NSAID


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NSAID

 (ĕn′sĕd′)
n.
A nonsteroidal anti-inflammatory drug, such as ibuprofen.

NSAID

abbreviation for
(Pharmacology) nonsteroidal anti-inflammatory drug: any of a class of drugs, including aspirin and ibuprofen, used for reducing inflammation and pain in rheumatic diseases. Possible adverse effects include gastric ulceration

NSAID

nonsteroidal anti-inflammatory drug.
ThesaurusAntonymsRelated WordsSynonymsLegend:
Noun1.NSAID - an anti-inflammatory drug that does not contain steroids; "NSAIDs inhibit the activity of both Cox-1 and Cox-2 enzymes"
anti-inflammatory, anti-inflammatory drug - a medicine intended to reduce inflammation
Cataflam, diclofenac potassium - a nonsteroidal anti-inflammatory drug (trade name Cataflam)
diclofenac sodium, Voltaren - a nonsteroidal anti-inflammatory drug (trade name Voltaren) that is administered only orally
diflunisal, Dolobid - nonsteroidal anti-inflammatory (trade name Dolobid) used to treat arthritis and other inflammatory conditions
etodolac, Lodine - a nonsteroidal anti-inflammatory drug (trade name Lodine)
fenoprofen, fenoprofen calcium, Nalfon - a nonsteroidal anti-inflammatory drug (trade name Nalfon) used in the treatment of arthritis and other painful inflammatory disorders
Ansaid, flurbiprofen - a nonsteroidal anti-inflammatory drug (trade name Ansaid) that is administered only orally
Advil, ibuprofen, isobutylphenyl propionic acid, Motrin, Nuprin - a nonsteroidal anti-inflammatory and analgesic medicine (trade names Advil and Motrin and Nuprin) used to relieve the pain of arthritis and as an antipyretic; "daily use of ibuprofen can irritate the stomach"
Indocin, indomethacin - a nonsteroidal anti-inflammatory drug (trade name Indocin)
ketoprofen, Orudis, Orudis KT, Oruvail - nonsteroidal anti-inflammatory drug (trade names Orudis or Orudis KT or Oruvail)
ketorolac, Torodal - nonsteroidal anti-inflammatory (trade name Torodal) that is given only orally
Acular, ketorolac tromethamine, Toradol - nonsteroidal anti-inflammatory drug (trade names Acular and Toradol) that is administered only intramuscularly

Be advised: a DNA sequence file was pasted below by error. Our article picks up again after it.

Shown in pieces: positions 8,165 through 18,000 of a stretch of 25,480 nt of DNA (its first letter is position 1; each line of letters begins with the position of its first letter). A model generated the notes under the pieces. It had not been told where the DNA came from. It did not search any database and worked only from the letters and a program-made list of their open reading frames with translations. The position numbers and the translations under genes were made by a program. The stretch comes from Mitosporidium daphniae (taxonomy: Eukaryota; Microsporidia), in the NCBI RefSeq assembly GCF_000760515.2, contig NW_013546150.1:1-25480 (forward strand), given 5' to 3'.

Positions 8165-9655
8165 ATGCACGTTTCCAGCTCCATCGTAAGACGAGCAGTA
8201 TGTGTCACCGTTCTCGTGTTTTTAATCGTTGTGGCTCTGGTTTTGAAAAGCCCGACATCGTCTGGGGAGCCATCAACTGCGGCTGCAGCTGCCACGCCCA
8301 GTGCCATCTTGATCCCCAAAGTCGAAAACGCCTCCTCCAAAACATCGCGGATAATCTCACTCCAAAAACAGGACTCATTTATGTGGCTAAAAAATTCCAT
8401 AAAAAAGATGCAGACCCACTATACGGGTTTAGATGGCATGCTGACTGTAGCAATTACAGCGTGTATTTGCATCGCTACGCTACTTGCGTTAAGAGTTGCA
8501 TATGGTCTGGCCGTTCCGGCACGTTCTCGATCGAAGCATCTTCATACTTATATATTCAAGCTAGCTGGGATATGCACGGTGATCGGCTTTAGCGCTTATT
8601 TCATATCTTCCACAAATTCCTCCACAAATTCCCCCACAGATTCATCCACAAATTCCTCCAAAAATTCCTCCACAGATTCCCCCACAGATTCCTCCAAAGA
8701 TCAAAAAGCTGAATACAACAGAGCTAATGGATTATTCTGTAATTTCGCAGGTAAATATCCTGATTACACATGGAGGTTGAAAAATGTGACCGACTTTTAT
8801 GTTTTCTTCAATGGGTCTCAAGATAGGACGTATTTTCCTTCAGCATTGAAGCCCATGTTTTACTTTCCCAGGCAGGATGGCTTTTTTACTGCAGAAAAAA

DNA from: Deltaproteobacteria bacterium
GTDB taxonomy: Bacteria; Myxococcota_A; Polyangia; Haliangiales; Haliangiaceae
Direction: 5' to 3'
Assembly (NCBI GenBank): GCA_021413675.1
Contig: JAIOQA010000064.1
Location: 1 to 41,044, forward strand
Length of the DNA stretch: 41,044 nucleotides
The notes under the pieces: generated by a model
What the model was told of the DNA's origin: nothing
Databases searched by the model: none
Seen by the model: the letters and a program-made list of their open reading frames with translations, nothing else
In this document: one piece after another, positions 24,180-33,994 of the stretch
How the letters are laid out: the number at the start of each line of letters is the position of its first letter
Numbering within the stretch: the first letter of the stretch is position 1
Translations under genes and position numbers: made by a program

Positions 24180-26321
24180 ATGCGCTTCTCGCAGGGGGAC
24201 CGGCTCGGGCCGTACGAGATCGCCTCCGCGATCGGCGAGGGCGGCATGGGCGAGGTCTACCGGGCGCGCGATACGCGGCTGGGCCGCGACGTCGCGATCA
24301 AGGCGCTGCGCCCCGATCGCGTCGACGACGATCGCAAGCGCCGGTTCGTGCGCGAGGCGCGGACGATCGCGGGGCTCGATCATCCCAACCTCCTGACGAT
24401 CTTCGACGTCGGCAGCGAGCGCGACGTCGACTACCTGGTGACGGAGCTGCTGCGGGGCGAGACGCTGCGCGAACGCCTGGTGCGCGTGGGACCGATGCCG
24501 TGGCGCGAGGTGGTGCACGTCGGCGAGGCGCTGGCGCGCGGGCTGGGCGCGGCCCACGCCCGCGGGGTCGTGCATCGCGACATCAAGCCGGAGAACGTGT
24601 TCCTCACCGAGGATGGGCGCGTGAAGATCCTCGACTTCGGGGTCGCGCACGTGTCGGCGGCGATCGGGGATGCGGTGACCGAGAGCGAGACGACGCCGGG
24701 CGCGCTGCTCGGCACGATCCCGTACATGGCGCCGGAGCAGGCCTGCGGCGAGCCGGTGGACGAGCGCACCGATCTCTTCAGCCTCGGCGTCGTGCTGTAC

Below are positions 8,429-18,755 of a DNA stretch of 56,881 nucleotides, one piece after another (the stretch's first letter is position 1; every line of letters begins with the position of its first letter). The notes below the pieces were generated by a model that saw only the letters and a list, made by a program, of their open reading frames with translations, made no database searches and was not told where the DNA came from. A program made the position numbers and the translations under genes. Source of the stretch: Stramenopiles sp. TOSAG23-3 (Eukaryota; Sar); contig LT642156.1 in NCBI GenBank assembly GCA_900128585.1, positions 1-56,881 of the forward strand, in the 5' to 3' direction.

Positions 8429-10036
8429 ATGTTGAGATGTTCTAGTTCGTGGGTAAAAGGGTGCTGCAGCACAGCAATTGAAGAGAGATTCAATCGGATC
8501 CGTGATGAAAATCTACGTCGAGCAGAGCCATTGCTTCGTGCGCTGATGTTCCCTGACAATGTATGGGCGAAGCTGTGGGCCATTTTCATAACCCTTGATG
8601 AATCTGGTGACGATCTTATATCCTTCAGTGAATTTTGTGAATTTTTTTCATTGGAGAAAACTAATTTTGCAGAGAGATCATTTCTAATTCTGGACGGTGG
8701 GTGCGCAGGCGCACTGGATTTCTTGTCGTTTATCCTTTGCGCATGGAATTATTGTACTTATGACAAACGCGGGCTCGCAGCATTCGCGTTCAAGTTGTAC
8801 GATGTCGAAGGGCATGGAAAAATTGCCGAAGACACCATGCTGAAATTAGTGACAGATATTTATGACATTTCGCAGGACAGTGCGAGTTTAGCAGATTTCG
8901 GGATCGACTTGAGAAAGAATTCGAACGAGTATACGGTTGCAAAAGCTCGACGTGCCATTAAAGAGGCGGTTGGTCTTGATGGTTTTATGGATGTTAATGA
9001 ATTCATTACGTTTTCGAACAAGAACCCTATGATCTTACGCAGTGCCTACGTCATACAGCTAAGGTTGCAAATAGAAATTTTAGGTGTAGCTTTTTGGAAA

meclofenamate, meclofenamate sodium, Meclomen - a nonsteroidal anti-inflammatory (trade name Meclomen) used to treat arthritis
mefenamic acid, Ponstel - a nonsteroidal anti-inflammatory and analgesic drug (trade name Ponstel) used to treat mild pain (especially menstrual cramps)
nabumetone, Relafen - a nonsteroidal anti-inflammatory drug (trade name Relafen)
Naprosyn, naproxen - a nonsteroidal anti-inflammatory drug (trade name Naprosyn) used in the treatment of arthritis and musculoskeletal inflammation and moderate pain
Aflaxen, Aleve, Anaprox, naproxen sodium - a nonsteroidal anti-inflammatory drug (trademarks Aleve and Anaprox and Aflaxen) that fights pain and inflammation
Daypro, oxaprozin - a nonsteroidal anti-inflammatory drug (trade name Daypro)
Feldene, piroxicam - a nonsteroidal anti-inflammatory drug (trade name Feldene) used to treat arthritis and other inflammatory conditions
Clinoril, sulindac - a nonsteroidal anti-inflammatory drug (trade name Clinoril)
Tolectin, tolmetin sodium - a nonsteroidal anti-inflammatory drug (trade name Tolectin)
salicylate - a salt of salicylic acid (included in several commonly used drugs)
Translations

NSAID

abbr nonsteroidal antiinflammatory drug. V. drug.
References in periodicals archive ?
The median age of 96 patients with NSAID and/or anticoagulant-associated upper GI bleeding was 70.5/year, and 63 (66%) were male.
NSAID creams and gels can be just as effective with no gastric side effects.
Several earlier studies suggested that 'super-aspirins' or Nonsteroidal anti-inflammatory drugs (NSAID) could help avoid the disease.
Instances in which a patient was prescribed an NSAID within 7 days of presentation were included.
When a patient requires an NSAID for muscle or joint pain associated with arthritis, finding an effective NSAID can be a matter of trial and error.
The following study will assess aqueous humor prostaglandin E2 (PGE2) concentrations after FLAC (lens fragmentation may influence the inflammatory response and hence prostaglandin production due to cataract density disparities between the eyes) in patients who were pretreated with topical ketorolac compared with patients who did not receive NSAID pretreatment.
Ibuprofen and diclofenac were the most commonly used NSAIDs, representing 51% and 22% of total NSAID use, respectively.
Baseline patient characteristics were also assessed, including ordinary factors (sex, age, height, weight, and medical history), smoker/nonsmoker, drinker/nondrinker, NSAID user/ nonuser (drug name, dose, and duration of use), LDA user/nonuser (drug name, dose, and duration of use), and peptic ulcer drug user/nonuser (drug name, dose, and duration of use).
In retrospect, NSAID use accounted for the finding of acute kidney injury in 2011 and gastritis noted at endoscopy.
Of the 12,083 respondents, those who were not currently using NSAID plasters were excluded.
Cell-mediated hypersensitivity reactions occur within days of taking a single NSAID (4).